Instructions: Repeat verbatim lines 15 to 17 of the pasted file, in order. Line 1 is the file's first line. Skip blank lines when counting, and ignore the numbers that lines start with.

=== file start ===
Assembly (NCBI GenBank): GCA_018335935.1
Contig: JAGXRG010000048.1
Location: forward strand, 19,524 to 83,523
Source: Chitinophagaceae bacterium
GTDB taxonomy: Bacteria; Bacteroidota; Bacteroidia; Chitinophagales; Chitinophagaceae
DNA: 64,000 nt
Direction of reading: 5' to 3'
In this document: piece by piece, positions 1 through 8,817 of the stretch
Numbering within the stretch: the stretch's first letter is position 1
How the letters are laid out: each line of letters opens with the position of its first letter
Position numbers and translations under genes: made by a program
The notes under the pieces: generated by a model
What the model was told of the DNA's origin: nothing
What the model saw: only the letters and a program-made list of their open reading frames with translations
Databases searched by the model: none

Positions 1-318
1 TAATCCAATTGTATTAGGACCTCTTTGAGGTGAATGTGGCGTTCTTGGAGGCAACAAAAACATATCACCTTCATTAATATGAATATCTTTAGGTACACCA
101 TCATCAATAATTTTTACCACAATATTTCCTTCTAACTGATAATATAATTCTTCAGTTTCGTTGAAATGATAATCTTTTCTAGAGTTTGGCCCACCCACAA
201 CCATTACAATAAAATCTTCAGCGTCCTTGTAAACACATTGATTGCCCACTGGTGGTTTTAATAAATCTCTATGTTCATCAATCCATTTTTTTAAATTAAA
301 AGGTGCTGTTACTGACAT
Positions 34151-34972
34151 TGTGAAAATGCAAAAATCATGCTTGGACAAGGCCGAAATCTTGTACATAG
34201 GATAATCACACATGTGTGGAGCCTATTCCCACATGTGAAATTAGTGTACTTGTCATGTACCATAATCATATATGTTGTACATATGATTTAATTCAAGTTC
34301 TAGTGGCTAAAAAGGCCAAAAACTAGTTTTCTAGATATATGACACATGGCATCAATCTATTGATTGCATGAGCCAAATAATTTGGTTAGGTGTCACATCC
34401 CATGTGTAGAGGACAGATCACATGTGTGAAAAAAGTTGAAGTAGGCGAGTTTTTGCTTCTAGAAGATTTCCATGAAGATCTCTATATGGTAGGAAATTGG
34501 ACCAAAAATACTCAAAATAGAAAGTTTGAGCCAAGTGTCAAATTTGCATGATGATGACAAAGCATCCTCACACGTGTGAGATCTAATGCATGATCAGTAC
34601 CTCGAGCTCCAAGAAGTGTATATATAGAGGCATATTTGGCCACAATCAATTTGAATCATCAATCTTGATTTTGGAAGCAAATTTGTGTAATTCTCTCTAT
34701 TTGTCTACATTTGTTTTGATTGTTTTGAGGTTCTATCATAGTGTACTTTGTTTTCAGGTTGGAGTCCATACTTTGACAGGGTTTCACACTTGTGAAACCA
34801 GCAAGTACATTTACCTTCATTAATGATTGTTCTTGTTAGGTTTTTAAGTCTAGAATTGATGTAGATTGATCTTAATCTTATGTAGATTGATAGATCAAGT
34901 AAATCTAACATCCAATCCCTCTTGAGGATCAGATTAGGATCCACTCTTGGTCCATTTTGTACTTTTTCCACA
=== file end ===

Databases searched by the model: none

Positions 1-318
1 TAATCCAATTGTATTAGGACCTCTTTGAGGTGAATGTGGCGTTCTTGGAGGCAACAAAAACATATCACCTTCATTAATATGAATATCTTTAGGTACACCA